So, as a parent, I won't welcome this move it is results in there being less information about content available to let me make informed decisions.

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Joke

Re: Loosing the BBFC report is a pity

You are doing it wrong.

You seem to think that it's your job as a parent to look at what your children are doing rather than using the convenient "Yes or No" rating system.

I bet you are one of these terrible people who want to supervise their Internet activity as well rather than trusting the good old government to do it for you.

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Anonymous Coward

Re: Loosing the BBFC report is a pity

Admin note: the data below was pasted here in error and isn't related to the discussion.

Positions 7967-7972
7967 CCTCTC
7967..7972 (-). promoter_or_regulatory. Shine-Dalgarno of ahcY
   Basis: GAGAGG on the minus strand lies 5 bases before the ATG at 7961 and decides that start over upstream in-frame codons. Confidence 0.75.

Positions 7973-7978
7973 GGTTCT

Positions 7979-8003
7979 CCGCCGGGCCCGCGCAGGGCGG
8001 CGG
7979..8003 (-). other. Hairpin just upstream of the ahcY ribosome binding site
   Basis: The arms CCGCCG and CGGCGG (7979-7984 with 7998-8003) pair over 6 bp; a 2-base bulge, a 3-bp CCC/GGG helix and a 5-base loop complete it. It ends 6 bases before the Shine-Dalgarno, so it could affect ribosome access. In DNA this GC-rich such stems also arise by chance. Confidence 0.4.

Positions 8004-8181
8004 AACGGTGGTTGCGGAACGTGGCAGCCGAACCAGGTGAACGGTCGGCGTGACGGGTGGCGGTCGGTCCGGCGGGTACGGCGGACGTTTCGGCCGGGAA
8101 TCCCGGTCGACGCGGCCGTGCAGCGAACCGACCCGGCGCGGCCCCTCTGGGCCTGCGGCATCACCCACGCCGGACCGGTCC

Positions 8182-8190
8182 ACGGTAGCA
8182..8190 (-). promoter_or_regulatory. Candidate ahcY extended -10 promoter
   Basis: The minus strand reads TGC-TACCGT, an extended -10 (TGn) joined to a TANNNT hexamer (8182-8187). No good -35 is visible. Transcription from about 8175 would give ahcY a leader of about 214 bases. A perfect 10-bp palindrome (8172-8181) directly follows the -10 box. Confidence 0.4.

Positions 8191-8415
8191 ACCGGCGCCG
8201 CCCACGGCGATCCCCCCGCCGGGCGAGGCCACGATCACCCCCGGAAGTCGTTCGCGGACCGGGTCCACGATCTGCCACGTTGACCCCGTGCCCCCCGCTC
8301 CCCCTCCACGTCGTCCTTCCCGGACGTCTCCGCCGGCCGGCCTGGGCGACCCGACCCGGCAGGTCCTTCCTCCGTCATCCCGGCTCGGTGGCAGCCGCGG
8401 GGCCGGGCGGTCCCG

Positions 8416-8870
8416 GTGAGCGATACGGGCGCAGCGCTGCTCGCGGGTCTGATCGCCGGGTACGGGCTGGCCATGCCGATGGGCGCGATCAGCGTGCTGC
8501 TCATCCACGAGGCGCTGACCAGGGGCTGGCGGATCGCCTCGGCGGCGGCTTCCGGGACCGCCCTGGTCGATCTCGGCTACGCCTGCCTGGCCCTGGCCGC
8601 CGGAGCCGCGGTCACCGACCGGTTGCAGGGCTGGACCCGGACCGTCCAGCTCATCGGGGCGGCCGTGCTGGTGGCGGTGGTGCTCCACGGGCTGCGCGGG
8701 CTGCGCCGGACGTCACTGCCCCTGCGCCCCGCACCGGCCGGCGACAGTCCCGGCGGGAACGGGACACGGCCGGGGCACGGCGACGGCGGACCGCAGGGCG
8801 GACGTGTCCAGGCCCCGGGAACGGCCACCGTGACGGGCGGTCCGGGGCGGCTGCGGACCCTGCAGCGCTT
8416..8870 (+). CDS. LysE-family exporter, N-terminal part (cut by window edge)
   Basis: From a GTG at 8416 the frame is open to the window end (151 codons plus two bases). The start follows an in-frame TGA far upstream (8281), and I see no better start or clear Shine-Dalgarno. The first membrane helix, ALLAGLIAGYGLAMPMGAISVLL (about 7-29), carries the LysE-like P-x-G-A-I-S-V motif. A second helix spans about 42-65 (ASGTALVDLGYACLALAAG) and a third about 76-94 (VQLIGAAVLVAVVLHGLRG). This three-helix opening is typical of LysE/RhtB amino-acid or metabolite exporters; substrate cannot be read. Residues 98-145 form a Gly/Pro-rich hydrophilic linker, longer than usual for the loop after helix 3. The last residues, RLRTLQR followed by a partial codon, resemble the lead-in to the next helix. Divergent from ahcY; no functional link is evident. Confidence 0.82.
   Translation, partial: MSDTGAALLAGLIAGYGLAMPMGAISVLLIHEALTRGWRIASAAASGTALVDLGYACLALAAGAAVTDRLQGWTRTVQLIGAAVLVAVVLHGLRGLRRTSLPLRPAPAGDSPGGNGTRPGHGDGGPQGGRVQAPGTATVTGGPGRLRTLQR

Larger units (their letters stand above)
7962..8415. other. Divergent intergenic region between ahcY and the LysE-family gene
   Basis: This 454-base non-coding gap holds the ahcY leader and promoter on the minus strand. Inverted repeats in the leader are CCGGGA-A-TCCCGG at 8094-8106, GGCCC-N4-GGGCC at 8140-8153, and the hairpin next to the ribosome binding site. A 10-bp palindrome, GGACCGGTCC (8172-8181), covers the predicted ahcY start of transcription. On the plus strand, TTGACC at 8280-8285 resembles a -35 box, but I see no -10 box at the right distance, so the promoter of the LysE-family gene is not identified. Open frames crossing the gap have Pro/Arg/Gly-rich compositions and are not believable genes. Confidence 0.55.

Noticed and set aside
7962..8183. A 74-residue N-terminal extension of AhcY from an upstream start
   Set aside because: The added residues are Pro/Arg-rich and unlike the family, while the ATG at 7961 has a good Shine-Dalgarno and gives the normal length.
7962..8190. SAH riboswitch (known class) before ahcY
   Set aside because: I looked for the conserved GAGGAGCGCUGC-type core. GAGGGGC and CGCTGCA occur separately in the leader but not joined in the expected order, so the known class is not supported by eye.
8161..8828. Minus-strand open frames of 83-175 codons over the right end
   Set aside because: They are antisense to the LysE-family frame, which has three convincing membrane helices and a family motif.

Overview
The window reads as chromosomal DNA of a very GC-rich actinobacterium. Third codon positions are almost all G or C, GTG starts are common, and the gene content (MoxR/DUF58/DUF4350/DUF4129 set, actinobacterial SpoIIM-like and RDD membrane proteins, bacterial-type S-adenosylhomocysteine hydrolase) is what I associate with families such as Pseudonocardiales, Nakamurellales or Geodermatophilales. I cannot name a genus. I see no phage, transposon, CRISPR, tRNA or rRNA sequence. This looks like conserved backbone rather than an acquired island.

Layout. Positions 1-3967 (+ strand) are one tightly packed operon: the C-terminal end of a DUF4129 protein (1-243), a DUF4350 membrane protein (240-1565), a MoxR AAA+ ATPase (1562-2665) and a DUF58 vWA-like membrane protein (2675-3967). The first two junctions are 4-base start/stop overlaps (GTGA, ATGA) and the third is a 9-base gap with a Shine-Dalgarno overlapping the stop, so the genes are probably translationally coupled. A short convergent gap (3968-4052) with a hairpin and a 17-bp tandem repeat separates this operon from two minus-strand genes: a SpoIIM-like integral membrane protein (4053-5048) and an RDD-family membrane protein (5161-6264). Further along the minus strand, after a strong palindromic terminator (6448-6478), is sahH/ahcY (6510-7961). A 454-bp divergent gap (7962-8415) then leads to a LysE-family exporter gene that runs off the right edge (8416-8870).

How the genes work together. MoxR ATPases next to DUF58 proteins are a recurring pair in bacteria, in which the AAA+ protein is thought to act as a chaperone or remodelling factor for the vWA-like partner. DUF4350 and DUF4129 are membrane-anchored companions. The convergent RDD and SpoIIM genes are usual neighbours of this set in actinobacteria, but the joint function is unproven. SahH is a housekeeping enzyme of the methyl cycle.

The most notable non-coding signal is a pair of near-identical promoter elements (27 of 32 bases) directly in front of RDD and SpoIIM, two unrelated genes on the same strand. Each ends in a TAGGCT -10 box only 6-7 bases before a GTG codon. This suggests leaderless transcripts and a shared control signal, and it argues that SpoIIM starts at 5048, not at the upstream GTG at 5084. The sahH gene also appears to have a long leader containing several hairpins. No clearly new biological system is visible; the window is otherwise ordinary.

I'm not sure if they give a full report, but there are the content indicators on the box as well as the age rating.

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Re: Loosing the BBFC report is a pity

" I find the simple 12, 16 or 18 rating too simplistic."

Visit the PEGI website, then. There is less detail than on the BBFC website but more than a simple 12, 16, or 18 rating.

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FAIL

An enforceable system is great if the retailers AND parents follow and understand it, and as Dazed & Confused points out PEGI is lacking on explaining why a title gets its rating. This episode just screams of playing lip service to the Helen Lovejoy's of the world.

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How they going to prove it.

Just exactly how is a 12 year old going to prove he/she is 12...

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WTF?

Re: How they going to prove it.